• In which order should the machines be calculated? Start from the one that only consume and work our way backwards? What happens when there is a circle? Or a conveyor intersection?
  • How can we ensure a machine will not produce twice, grab something twice and do a guaranteed step even when the successor machine is full and only cleared once all other machines have done their work?

The issues were solved using four approaches:

  • Split a single tick into 3 phases: pre-tick, tick, post-tick. Pre will initialize the buffers and state of each machine. Tick will produce and write the results into a temporary output buffer. Post will flush the temp buffer into the final buffer. Using the temp buffer makes sure that outputs are not immediately consumed inside the current tick phase.
  • Tick will first perform a grab and then a produce step. Only if both steps succeeded will the machine signal successful execution.
  • If a machine signaled it could not yet complete all phases it will be ticked again once all other machines have iterated. This will be done x² times at max where x is the total number of machines.
  • To enable multiple conveyors / outputs on a single machine one could implement a round-robin mechanism. Due to time constraints we fell back to simply shuffling all machines before each tick which results in the same when looked at over a longer period of time.

Example Test

public void TestProduction()
	MachineInfo info = new MachineInfo("m1").WithProduction(new Production("mat1"));
	Machine machine = new Machine(info);

	Assert.AreEqual(0, machine.outputStorage.Count);

	Assert.AreEqual(1, machine.outputStorage.Count);
Test Catalog, each containing multiple sub-tests


We used a 2d tile-map to place and show machinery with either 1, 4 or 9 spaces occupied.

First prototype, showing drill, conveyor and factory. Data model shown in inspector.


Once the underlying data model was in place, visualizing the transport was rather easy. After each tick boxes would be drawn of the right material type onto machines that have something in their output storage.

The more tricky part as placing the conveyors. We wanted to make it as easy as possible and worked with a rule tile first, which would allow the user to simply click and drag a path and the tiles would rotate automatically as needed. Once all tiles have been placed, we initialize the underlying data model from that visual representation. While that worked, we found no way to extract what tiles have finally been placed by the rules and we could therefore not initialize our machine model correctly. That led us to the decision that users will have to place corners manually. It is a bit tedious but it is always deterministic and works.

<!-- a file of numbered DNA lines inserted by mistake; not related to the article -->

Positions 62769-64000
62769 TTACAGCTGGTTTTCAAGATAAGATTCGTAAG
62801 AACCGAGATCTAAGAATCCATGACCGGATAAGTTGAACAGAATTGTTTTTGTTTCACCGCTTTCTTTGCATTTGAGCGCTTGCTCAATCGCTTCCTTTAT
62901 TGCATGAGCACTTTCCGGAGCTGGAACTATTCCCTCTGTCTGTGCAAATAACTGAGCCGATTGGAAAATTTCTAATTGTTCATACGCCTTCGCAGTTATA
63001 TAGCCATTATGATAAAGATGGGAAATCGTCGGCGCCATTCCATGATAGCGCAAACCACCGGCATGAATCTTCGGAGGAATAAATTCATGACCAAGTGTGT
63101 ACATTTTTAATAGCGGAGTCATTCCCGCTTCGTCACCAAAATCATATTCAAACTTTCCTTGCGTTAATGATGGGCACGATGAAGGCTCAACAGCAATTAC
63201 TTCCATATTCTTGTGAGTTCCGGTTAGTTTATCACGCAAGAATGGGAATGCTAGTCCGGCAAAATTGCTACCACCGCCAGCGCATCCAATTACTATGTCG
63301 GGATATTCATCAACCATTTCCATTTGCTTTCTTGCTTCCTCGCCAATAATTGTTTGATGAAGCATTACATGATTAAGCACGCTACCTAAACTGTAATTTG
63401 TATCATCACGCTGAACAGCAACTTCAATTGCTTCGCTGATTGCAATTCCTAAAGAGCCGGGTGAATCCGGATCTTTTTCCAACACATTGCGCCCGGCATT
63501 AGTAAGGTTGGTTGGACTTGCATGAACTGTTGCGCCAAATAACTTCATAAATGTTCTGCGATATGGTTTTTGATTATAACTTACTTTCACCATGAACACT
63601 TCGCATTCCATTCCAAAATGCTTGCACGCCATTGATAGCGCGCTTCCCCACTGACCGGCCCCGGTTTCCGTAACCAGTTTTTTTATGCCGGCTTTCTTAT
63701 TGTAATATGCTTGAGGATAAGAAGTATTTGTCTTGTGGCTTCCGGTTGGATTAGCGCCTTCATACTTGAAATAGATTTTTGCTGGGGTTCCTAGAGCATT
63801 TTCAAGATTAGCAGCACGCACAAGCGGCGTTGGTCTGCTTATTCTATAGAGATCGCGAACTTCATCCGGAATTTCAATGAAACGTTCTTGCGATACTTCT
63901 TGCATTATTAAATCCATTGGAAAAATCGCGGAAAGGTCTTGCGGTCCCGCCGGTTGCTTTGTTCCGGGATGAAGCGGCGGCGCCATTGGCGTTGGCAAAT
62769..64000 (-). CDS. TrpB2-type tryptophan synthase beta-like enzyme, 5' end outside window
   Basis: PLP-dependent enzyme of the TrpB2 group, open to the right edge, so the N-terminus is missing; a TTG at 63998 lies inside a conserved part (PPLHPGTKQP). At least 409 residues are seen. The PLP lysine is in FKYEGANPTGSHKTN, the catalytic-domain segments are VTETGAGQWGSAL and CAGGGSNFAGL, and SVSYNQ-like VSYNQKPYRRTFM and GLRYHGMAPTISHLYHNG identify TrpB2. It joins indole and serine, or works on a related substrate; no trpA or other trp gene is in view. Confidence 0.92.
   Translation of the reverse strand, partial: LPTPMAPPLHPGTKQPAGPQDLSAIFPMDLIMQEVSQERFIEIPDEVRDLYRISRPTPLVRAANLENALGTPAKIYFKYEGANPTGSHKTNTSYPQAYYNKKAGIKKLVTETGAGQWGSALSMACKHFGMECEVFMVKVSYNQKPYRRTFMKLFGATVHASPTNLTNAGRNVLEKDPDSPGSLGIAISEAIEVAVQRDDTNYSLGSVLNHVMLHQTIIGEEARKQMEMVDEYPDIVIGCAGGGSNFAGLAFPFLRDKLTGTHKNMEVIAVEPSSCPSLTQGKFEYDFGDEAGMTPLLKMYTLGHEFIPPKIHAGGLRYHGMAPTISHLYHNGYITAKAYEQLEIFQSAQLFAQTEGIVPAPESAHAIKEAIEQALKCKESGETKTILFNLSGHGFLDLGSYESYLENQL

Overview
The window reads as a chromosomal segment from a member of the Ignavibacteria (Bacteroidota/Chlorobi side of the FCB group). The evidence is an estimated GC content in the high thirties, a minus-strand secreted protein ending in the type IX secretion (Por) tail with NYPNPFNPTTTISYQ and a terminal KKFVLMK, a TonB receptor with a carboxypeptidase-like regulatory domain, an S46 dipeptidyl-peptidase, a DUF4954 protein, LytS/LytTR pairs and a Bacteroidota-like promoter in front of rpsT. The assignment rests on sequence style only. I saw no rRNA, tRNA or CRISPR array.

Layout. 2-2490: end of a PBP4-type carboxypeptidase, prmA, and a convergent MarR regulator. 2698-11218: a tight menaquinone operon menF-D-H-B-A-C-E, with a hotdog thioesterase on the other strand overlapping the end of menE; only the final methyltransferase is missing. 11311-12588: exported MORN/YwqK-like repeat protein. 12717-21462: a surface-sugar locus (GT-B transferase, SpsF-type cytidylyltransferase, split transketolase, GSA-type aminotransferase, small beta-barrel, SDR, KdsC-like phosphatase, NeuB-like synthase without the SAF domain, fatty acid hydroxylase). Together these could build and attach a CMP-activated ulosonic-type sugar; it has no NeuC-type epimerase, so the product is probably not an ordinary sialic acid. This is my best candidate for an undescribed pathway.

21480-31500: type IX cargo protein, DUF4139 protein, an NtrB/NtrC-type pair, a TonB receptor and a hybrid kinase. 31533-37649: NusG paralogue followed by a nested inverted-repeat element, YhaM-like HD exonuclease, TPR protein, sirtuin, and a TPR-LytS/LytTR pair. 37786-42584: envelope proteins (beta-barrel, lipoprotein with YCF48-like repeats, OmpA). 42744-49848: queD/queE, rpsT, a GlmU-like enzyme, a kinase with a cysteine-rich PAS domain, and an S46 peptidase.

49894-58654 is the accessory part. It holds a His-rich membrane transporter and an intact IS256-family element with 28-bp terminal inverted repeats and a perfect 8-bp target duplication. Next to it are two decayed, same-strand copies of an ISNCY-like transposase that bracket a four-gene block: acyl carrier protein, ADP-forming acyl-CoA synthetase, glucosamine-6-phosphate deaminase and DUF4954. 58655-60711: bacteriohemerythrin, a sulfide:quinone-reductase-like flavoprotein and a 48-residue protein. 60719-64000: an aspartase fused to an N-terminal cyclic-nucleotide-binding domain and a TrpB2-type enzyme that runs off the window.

The very first conveyor with boxes
First successful factory producing all items from all resources


We had a blast developing this game and I myself lost myself a lot in just watching the conveyors transport goods and trying to optimize the system. If you like such types of games, give it a spin and tell us your thoughts!

We also continued a bit with experimentation and brainstorming, especially when it comes to more sophisticated conveyor mechanics like splitting, merging and circles and also looked again into automatic placement.

Trying to derive placement rules from context when adding new tiles
Automatically creating corners using the logic from above

Since conveyors can have multiple outputs as well, splitters actually work with the existing model. We just don’t have a good graphical representation.

Splitters in action

We also tried merging and since conveyors can have multiple inputs also that works out of the box, again just missing nice T-junctions for the conveyors.

Mergers in action

The last thing we tried was how the system would handle circles. In the end, that is also just a merger and it works as well 🙂

Circle conveyors


We published the game on the Ludum Dare page and on and received a lot of motivating feedback. We also posted a small article on Reddit which got more upvotes than anything I ever posted. How cool is that. We are happy how everything turned out.

I hope you found some interesting insights reading this blog. Check out the github repo to see everything in action. And if there are question, just post them here, on Reddit or the Ludum Dare page!